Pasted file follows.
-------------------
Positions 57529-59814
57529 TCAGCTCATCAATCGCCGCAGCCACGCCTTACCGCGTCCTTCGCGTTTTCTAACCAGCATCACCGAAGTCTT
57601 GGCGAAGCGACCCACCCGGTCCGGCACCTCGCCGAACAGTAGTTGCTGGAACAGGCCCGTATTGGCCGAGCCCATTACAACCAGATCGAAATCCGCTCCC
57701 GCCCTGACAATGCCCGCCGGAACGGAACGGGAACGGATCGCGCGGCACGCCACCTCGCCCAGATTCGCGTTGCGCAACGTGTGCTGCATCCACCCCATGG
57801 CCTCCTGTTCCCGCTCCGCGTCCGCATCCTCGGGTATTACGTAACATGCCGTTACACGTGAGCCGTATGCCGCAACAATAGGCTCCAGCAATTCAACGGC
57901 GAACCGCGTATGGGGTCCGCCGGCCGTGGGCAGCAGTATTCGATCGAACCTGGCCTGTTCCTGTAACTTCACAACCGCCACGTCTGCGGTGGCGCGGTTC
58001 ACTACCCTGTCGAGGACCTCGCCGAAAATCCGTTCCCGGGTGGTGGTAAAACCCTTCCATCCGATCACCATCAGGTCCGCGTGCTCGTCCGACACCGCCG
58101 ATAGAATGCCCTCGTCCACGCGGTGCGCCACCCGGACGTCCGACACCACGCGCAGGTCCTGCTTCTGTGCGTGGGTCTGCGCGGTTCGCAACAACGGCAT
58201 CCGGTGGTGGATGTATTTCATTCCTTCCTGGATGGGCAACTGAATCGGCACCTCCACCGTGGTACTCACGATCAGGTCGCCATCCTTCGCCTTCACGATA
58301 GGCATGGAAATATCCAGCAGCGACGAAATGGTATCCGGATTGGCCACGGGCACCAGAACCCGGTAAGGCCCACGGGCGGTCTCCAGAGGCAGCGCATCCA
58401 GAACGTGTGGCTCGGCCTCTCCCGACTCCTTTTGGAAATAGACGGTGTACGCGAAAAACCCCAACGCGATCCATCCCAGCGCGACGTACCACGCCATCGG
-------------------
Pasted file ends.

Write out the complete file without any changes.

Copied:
Positions 57529-59814
57529 TCAGCTCATCAATCGCCGCAGCCACGCCTTACCGCGTCCTTCGCGTTTTCTAACCAGCATCACCGAAGTCTT
57601 GGCGAAGCGACCCACCCGGTCCGGCACCTCGCCGAACAGTAGTTGCTGGAACAGGCCCGTATTGGCCGAGCCCATTACAACCAGATCGAAATCCGCTCCC
57701 GCCCTGACAATGCCCGCCGGAACGGAACGGGAACGGATCGCGCGGCACGCCACCTCGCCCAGATTCGCGTTGCGCAACGTGTGCTGCATCCACCCCATGG
57801 CCTCCTGTTCCCGCTCCGCGTCCGCATCCTCGGGTATTACGTAACATGCCGTTACACGTGAGCCGTATGCCGCAACAATAGGCTCCAGCAATTCAACGGC
57901 GAACCGCGTATGGGGTCCGCCGGCCGTGGGCAGCAGTATTCGATCGAACCTGGCCTGTTCCTGTAACTTCACAACCGCCACGTCTGCGGTGGCGCGGTTC
58001 ACTACCCTGTCGAGGACCTCGCCGAAAATCCGTTCCCGGGTGGTGGTAAAACCCTTCCATCCGATCACCATCAGGTCCGCGTGCTCGTCCGACACCGCCG
58101 ATAGAATGCCCTCGTCCACGCGGTGCGCCACCCGGACGTCCGACACCACGCGCAGGTCCTGCTTCTGTGCGTGGGTCTGCGCGGTTCGCAACAACGGCAT
58201 CCGGTGGTGGATGTATTTCATTCCTTCCTGGATGGGCAACTGAATCGGCACCTCCACCGTGGTACTCACGATCAGGTCGCCATCCTTCGCCTTCACGATA
58301 GGCATGGAAATATCCAGCAGCGACGAAATGGTATCCGGATTGGCCACGGGCACCAGAACCCGGTAAGGCCCACGGGCGGTCTCCAGAGGCAGCGCATCCA
58401 GAACGTGTGGCTCGGCCTCTCCCGACTCCTTTTGGAAATAGACGGTGTACGCGAAAAACCCCAACGCGATCCATCCCAGCGCGACGTACCACGCCATCGG